RSS Feed

A Ceremony Of Power EP

Self-released (2014)
Rating: 8/10

While I missed out on hearing the Genocide demo released in 2012 from London’s Premature Birth, I’m rather grateful to have been given the chance to sink my teeth into their debut EP.

Premature Birth is a black metal quartet which dabbles in atmospheric black metal. Some of you out there who follow the UK black metal scene may have heard of a cracking band – and probably England’s oldest black metal band – Witchclan. If you liked their 2011 album Misanthropist, then you should check out this EP. Although both bands are different in style, Premature Birth still opts for that raw, black metal squawk vocally and the music is fast, raw and tinged with orchestration.

A Ceremony Of Power is built on four tracks which all harbour a rather depressive, ambient edge. The opening track ‘Revelation’ clocks in at over seven minutes, and finds good ground between speed and mid-tempo passages. The production does let it down to some extent, although I get the feeling that the band was opting for that lo-fi quality to add to the already morbid atmosphere. From what I’ve experienced here though, it is all delivered in a rather muffled and remote style where the guitars seem rather lost in the background at times. Even so, there are some excellent effects and tight rhythms and the melodies are fantastic for a band that has only been active for some three years.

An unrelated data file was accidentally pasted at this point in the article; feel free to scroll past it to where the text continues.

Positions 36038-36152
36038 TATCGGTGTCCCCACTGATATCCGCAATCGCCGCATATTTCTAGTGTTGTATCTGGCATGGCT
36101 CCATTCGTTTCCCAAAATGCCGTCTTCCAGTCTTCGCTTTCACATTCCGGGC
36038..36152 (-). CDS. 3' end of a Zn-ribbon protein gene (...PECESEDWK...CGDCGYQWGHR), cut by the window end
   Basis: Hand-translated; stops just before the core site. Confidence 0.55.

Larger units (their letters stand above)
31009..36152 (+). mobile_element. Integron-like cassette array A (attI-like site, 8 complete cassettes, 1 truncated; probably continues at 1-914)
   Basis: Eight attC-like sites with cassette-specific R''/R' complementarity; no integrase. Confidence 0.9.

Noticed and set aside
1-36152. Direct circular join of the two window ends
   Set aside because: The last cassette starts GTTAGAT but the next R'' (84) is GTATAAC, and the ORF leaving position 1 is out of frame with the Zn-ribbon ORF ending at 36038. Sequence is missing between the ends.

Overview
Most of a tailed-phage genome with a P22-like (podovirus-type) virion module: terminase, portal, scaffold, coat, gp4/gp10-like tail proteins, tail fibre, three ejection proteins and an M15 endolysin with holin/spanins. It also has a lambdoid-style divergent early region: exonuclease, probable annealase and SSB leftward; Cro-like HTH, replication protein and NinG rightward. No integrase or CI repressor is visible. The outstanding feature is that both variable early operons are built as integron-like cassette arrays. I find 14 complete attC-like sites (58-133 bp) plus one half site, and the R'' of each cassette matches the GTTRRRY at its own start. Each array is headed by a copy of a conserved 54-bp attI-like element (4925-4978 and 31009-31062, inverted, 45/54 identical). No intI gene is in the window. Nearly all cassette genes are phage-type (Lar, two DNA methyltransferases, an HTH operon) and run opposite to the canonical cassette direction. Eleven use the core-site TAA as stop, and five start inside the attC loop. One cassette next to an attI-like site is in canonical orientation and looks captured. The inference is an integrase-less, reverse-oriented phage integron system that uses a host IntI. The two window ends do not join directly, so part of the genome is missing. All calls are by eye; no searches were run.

This EP is worth every penny you pay because its duration is some 30-or-so minutes and within that you get four tracks which are all lengthy passages, but there’s nothing predictable about any of these songs. In fact, Premature Birth keeps you guessing throughout; one moment there is a thrashy din of quick-fire drums, the next the band reduces itself to a pitch-black pensive meandering.

The title track again incorporates the keyboard effects of Vicki Thompson, while the primitive guitars this time round opt for a more traditional gleam – both Billy O’Neill and Dev Gohil excel when it comes to pace and variety, and Adam Lewis’ strong percussive interventions add a touch of the epic to what started out as a lo-fi composition.

Clearly believing in their sound and skills, the band marches with swagger into the black thrash drama of ‘War Against The Filth’, which exhibits snarling, scratchy vocal techniques and again that pulsating keyboard flow. The EP comes to a close with the monstrous ten-minute ‘Watching The World Crumble’, which begins with the sort of introduction you’d expect on a mainstream thrash album before introducing us to some fabulous technicality in the guitar department and then those hellish rasps. Having said that, any band which opens its work with screams of “Kill yourself!” must be a tad unhinged.

It’s with that morbid curiosity that I pass this EP off as a monumental release with regards to UK black metal, and with Witchclan’s new opus The Dark Binding on its way as I write this, it signals exciting times for the British black metal scene.

Neil Arnold

<< Back to Album & EP Reviews

Related Posts via Categories